Religious Institutions: Divestment from Fossil Fuel Companies

In total, thirty-five faith institutions from six countries with more than $1.25 billion in combined assets have announced recently their divestment from fossil fuel companies.

Participating institutions include some Catholic organizations, such as five dioceses in Ireland, including the Archdiocese of Armagh, and two in Canada. Catholic institutions’ divestment amounts to $500 million. This announcement has been organised by the Laudato Si’ Movement, World Council of Churches, Operation Noah, Green Anglicans and GreenFaith among other organisations.

Fr. Joshtrom Kureethadam, Coordinator of the Ecology Sector in the Vatican Dicastery for Integral Human Development that assists Pope Francis’s work on the environment, stated on the matter: “In 2020, the Vatican called on Catholic institutions to divest from fossil fuel companies given their harm to the environment. I applaud these prophetic institutions divesting today and encourage every institution in the world to reduce our dependence on such harmful energy sources by divesting from fossil fuels. This is how prophetic institutions can live out our values and help the most vulnerable among us. If we want to achieve peace, and ensure a liveable planet for all, including the future generations, we need to end our dependence on fossil fuels that fuel the current climate crisis.”

A few days ago, African bishops gathered at SECAM (Symposium of Episcopal Conferences of Africa and Madagascar), issued a statement calling on governments to take urgent and ambitious action to protect biodiversity.

One of the main requests in that document is the immediate halt of the construction of the East Africa Crude Oil Pipeline (EACOP), planned for Uganda and Tanzania. This pipeline will displace over 12,000 families. On finance, the World Council of Churches called in June for “climate-responsible finance in the affairs of all members” ensuring “through our pension funds, banks and other financial service arrangements we are not complicit in financing climate-destroying fossil fuel industries.” The Vatican has also recommended that investors divest from fossil fuel companies.

According to the Archbishop of Armagh and Primate of All Ireland, His Excellency Eamon Martin “It is clear that many members of our congregations, especially our young people feel we have a responsibility to take action with regard to the challenges of climate change and climate justice.
Climate change is already having a disproportionate impact on those who are on the margins, those most dependent on fragile ecosystems and most vulnerable to famine, to drought, to food and water insecurity and conflict, to exploitative and ‘predatory economic interests’, to the destruction of their homes and displacement of their families.”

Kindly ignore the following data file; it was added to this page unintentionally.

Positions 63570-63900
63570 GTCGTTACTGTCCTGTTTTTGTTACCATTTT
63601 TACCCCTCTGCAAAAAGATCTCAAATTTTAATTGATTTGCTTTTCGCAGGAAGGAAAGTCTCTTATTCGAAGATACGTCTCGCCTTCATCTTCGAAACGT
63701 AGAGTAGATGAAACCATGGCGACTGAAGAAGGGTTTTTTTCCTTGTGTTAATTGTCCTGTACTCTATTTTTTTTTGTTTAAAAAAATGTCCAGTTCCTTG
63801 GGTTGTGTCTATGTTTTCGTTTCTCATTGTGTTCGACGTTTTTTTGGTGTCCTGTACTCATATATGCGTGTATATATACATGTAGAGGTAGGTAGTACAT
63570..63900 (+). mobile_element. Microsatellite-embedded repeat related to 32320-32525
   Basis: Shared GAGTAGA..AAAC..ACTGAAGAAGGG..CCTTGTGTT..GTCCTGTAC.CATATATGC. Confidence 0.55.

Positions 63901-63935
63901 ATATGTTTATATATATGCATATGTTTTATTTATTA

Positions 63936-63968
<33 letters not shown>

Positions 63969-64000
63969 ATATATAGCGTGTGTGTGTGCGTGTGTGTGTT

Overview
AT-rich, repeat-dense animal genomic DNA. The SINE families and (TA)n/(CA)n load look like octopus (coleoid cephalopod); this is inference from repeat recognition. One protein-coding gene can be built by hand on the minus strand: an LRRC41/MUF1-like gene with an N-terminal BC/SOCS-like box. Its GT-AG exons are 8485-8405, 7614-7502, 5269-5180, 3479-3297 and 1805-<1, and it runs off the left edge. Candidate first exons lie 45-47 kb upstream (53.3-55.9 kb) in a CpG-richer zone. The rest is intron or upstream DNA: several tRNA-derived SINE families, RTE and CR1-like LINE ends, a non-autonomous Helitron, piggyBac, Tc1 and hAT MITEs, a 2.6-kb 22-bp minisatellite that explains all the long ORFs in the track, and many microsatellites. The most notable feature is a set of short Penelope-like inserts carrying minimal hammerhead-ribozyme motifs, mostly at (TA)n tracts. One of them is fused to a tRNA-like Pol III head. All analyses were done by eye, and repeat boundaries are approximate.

Last year’s Invest/Divest report found that faith institutions represented more than 35% of all divestment commitments globally –more than any other single sector. More than 1,500 institutions from all sectors, with combined assets of over $40 trillion, have now made some form of divestment commitment worldwide, up from a starting point of $50 billion in 2014.

Today’s global divestment announcement follows an investigation by The Guardian into the world’s largest fossil fuel firms and the scores of planned ‘carbon bomb’ oil and gas projects which would push the world past the goal of limiting global heating to 1.5°C and could lead to the displacement of hundreds of millions of people. Just nine months after world leaders pledged to “keep 1.5 alive” at the COP26 conference in Glasgow, twenty fossil fuel companies are moving ahead with expansion plans. Meanwhile, many governments –including the US, Canada, the UK, Norway and Australia– continue to approve new fossil fuel developments that will put 1.5°C out of reach. (Laudato Si’ Movement)

Among the Catholic Institutions involved in this divestment announcement:  Justice et Paix Belgique; Instituto das Religiosas do Sagrado Coração de Maria (Religious Institute of the Sacred Heart of Mary); Congregation of Sisters of St. Joseph in Canada; Our Lady’s Missionaries; Archdiocese of Armagh / St Patrick’s Archdiocesan Trust Limited; Carmelite Monastery of Immaculate Heart of Mary – Delgany; Congregational Leadership of the Sisters of Mercy; The Congregation of Christian Brothers in Northern Ireland; Congregation of the Sisters of Mercy, Southern Province; Rosminians Institute of Charity CLG; Diocese of Leeds; Congregation of the Sisters of Nazareth Generalate; Friars Minor in Great Britain; Catholic Theological Society of America; Loyola University, Chicago; Marquette University, USA; Sisters of St Joseph of Peace, USA; Associazione Comunità Papa Giovanni XXIII.


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